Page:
Sketching An Inuit Art Piece

Quebec has a rich Native American community, from the Shawnee who helped Pre-Canadians fight Americans during the war of 1812 to the Inuit (Americans might still call them Eskimos) who manage to live in the very cold northern parts of Quebec.

2014-01-10InuitTree_72Our Musée de la Civilisation has a large permanent exhibit dedicated to Native American history and art.  This is a beautiful piece of wood and soapstone carving.  It’s about two feet tall and the soapstone face has a long tail on it that allows it to sit in the hollow of the tree trunk.  It’s quite stunning and I didn’t do it justice.

Done in a Stillman & Birn Zeta (6×9) with a Pilot 78G, followed with Albrecht-Durer watercolor pencils and a waterbrush.

 

4 Responses to “Sketching An Inuit Art Piece”

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  1. Tina says:

    A beautiful rendering, Larry, and nice use of water-soluble colored pencils. It looks almost like watercolor, but with more texture.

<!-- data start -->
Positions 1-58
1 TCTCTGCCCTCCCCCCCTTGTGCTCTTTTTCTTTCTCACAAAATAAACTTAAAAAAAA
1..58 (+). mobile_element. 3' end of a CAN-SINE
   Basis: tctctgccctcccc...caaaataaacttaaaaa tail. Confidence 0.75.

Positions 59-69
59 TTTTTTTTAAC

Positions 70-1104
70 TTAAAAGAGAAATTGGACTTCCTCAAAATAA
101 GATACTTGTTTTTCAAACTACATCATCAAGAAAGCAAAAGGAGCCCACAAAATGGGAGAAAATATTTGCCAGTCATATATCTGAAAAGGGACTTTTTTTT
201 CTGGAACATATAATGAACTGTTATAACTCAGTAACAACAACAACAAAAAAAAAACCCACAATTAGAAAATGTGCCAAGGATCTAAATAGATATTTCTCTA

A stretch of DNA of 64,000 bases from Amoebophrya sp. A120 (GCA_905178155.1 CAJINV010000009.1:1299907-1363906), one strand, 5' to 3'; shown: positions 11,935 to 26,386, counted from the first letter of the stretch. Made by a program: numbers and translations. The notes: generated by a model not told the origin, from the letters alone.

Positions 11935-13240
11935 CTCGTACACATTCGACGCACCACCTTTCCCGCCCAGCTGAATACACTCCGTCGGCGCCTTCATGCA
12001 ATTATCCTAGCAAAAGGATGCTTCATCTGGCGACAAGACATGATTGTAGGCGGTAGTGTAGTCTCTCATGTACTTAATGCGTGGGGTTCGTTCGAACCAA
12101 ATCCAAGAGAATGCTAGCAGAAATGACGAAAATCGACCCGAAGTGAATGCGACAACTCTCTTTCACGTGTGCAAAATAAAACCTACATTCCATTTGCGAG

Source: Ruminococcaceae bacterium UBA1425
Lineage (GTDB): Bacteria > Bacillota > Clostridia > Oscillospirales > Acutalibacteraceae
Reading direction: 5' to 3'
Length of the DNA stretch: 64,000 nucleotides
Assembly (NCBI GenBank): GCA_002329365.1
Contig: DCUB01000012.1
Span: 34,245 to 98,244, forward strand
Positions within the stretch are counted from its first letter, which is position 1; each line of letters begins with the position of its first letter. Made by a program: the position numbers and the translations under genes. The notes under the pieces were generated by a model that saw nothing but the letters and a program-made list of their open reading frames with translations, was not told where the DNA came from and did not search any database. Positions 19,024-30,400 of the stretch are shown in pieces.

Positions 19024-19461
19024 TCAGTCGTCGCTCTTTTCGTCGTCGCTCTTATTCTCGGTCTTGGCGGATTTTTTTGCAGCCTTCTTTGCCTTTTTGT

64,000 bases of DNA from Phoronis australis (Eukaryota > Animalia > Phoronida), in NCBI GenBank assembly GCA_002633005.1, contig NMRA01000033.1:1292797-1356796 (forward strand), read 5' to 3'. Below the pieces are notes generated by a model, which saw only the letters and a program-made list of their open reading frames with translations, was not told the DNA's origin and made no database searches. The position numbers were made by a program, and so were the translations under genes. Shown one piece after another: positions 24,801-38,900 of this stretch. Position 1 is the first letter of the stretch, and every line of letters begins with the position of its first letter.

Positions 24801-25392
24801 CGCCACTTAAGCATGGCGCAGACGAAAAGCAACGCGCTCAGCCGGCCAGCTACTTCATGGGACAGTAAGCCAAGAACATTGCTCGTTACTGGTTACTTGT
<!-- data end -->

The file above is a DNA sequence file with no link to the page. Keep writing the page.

• The Albrecht-Durer watercolor pencils provide a very flexible medium. They literally can be used like watercolors as you can completely eliminate the lines made on the paper. You can even ‘lick’ color off them with a waterbrush and mix on a palette if you want. At the same time, it’s very easy to localize lines or narrow bands of color. I just played a bit to reproduce some of the ‘spots’ in the wood as well as the color shifts. Glad you like it as it was mostly an experiment for me.

      Cheers — Larry

  2. Pat says:

    WOW. What magnificent works of art! I mean that carving, and your sketch. Fabulous, Larry!